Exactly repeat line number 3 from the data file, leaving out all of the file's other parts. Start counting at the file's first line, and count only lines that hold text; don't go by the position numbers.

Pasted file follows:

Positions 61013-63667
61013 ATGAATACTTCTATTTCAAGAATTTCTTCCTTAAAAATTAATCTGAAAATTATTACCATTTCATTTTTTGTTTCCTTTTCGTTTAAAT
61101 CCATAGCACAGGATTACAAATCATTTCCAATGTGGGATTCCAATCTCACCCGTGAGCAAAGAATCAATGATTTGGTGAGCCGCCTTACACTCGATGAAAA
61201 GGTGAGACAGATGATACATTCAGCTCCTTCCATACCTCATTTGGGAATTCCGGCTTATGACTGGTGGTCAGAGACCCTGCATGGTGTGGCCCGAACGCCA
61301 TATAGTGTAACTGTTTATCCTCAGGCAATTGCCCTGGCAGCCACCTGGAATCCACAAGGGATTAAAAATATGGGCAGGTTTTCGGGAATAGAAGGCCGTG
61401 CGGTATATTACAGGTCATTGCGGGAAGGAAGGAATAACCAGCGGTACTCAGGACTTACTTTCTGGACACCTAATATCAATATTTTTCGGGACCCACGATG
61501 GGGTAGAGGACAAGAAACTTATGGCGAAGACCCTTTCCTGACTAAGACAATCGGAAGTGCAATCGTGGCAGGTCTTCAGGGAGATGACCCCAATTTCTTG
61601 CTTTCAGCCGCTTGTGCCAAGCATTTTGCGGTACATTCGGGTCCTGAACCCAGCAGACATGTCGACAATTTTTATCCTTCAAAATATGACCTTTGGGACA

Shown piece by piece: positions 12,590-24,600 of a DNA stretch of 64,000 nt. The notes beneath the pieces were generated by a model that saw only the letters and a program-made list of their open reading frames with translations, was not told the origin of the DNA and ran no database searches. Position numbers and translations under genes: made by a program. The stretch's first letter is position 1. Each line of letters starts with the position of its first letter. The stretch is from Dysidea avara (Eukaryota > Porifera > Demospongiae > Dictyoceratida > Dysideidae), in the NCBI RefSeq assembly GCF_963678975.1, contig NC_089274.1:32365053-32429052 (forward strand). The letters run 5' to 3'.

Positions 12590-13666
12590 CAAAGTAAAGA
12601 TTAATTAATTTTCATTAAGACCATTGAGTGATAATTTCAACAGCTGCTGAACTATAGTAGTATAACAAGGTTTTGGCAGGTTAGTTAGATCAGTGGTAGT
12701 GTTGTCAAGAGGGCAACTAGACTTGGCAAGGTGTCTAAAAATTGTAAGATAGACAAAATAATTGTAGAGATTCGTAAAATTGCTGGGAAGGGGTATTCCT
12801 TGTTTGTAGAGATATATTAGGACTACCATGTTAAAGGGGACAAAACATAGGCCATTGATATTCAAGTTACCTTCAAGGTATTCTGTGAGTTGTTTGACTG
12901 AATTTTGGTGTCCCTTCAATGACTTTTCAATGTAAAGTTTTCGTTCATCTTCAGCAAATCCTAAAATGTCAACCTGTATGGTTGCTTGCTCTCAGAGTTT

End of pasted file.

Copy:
61101 CCATAGCACAGGATTACAAATCATTTCCAATGTGGGATTCCAATCTCACCCGTGAGCAAAGAATCAATGATTTGGTGAGCCGCCTTACACTCGATGAAAA